Rallies gain momentum

BANGKOK - Anti-government protesters have surrounded provincial halls in the South since Tuesday, calling on civil servants to stop work.

Trang, Songkhla and Satun have seen crowds besiege their respective provincial administrations.

In Surat Thani, Governor Chatpong Chatphuti yesterday met with protesters to acknowledge their demand for a three-day work stoppage.

The provincial governor also agreed to blow a whistle, seen as a gesture in defiance of the central government.

Rally organisers promised to remain peaceful and vowed not to destroy state property, but a number of southern offices were forced to stop servicing the public because of inconvenience caused by the sieges - and some provincial officials were seen joining the protesters.

In Trang, where a crowd camped out inside the provincial-hall grounds, Senator Wichien Kunchong made a speech rallying protesters to oppose the so-called the "Thaksin regime".

Student and protest leader, Preepramote Lertworapat, said he had declared yesterday a public holiday so as to allow provincial officials to stay home. None of Trang's key officials reported to work at the provincial hall.

In Satun, Governor Nueachai Jira-apirak called an urgent meeting to ban protesters from entering the provincial hall, and he allowed all non-essential workers to go home early.

Acting in defiance of Nueachai's order, a group of student protesters stormed the building and turned the provincial hall into their rally site.

They managed to do so without being armed in any way.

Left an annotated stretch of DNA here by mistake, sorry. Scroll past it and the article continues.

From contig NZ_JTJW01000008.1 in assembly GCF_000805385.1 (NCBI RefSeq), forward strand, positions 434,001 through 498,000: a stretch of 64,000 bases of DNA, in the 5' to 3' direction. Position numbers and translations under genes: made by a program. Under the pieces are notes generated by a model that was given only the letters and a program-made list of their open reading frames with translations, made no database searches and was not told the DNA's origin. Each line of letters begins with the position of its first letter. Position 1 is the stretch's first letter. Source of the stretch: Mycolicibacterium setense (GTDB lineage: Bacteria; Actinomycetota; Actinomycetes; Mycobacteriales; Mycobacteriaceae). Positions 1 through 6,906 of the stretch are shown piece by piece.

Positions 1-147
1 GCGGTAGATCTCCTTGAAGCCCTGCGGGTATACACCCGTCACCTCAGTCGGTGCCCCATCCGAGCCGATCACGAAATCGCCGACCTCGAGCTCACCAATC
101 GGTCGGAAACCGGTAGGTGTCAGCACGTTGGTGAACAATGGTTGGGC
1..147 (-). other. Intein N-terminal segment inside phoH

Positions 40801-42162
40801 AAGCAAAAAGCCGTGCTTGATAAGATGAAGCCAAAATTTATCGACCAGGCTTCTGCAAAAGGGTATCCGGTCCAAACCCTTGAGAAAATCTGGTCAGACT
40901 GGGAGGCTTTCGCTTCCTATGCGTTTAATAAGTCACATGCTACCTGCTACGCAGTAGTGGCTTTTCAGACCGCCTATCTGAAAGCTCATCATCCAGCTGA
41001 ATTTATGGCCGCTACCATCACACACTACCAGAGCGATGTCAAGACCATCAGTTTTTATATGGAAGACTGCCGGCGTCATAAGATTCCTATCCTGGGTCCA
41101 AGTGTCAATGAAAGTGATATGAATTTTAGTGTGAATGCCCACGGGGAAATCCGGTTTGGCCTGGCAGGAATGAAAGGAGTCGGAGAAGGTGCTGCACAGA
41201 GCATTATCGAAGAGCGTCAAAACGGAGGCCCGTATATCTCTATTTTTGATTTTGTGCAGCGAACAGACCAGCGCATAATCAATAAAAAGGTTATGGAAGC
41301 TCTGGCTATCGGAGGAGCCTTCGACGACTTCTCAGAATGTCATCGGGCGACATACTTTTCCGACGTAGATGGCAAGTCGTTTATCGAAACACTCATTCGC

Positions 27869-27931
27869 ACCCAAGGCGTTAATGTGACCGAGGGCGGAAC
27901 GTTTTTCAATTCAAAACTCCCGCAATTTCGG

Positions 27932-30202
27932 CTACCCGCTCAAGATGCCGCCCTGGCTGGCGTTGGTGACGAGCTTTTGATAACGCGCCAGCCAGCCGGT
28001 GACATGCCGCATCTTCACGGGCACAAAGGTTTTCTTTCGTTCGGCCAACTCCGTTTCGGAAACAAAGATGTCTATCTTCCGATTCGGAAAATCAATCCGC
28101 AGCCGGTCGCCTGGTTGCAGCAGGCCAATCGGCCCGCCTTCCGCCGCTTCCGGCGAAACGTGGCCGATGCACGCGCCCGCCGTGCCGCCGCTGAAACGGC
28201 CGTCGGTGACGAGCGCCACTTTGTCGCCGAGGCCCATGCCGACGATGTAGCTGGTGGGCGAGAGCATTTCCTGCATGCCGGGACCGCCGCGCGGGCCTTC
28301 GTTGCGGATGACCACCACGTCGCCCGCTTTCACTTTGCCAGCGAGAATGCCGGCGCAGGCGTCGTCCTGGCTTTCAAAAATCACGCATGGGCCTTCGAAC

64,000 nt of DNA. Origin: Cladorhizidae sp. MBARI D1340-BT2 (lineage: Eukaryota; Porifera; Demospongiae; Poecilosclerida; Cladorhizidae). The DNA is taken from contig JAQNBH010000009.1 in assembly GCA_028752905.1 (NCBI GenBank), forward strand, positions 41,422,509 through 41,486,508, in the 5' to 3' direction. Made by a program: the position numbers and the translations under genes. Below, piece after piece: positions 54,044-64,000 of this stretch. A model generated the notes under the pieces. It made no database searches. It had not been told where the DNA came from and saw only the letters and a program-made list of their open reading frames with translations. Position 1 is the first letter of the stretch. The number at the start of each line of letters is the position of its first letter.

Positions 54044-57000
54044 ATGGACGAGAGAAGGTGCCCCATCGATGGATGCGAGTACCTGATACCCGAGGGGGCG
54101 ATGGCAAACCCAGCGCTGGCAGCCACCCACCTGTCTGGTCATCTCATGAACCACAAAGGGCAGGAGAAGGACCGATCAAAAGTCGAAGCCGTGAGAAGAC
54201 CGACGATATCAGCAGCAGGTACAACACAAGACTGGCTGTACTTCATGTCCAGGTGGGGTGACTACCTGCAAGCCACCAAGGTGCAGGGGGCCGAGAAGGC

In Yala, some 1,000 protesters surrounded the provincial hall, demanding that Governor Dechrat Simsiri acknowledge their call for civil servants to abandon the central government and side with the people.

While a number of protesters voluntarily dispersed after meeting with Dechrat, a splinter group decided to carry on rallying before forcing open the gate of the provincial hall.

In Chumphon, some 5,000 protesters besieged the provincial hall. Their protest was organised by local administration leader Krit Kaewrak.

In Phatthalung, protesters surrounded the provincial hall to demand a work stoppage, while in Songkhla, the provincial hall remained open despite camped-out protesters surrounding its grounds.

In Nakhon Si Thammarat, thousands of protesters besieged their provincial hall, and a number of provincial officials were seen leaving work to join the protest. Police were deployed to block protesters from entering the provincial offices.

In Ranong, protesters agreed to rally at the provincial-hall grounds without camping out. Their anti-government rally lasted a few hours before they voluntarily dispersed.

Elsewhere around the country, Saraburi saw crowds marching to and massing outside the provincial hall, but no unruly conduct was reported and they dispersed after rallying for about 30 minutes.

In Khon Kaen, some 300 protesters showed up at the provincial hall to blow whistles. Governor Somsak Suwansujarit said he did not anticipate any violence and remained optimistic that the protest would end before his province's annual "Silk Festival", scheduled for tomorrow.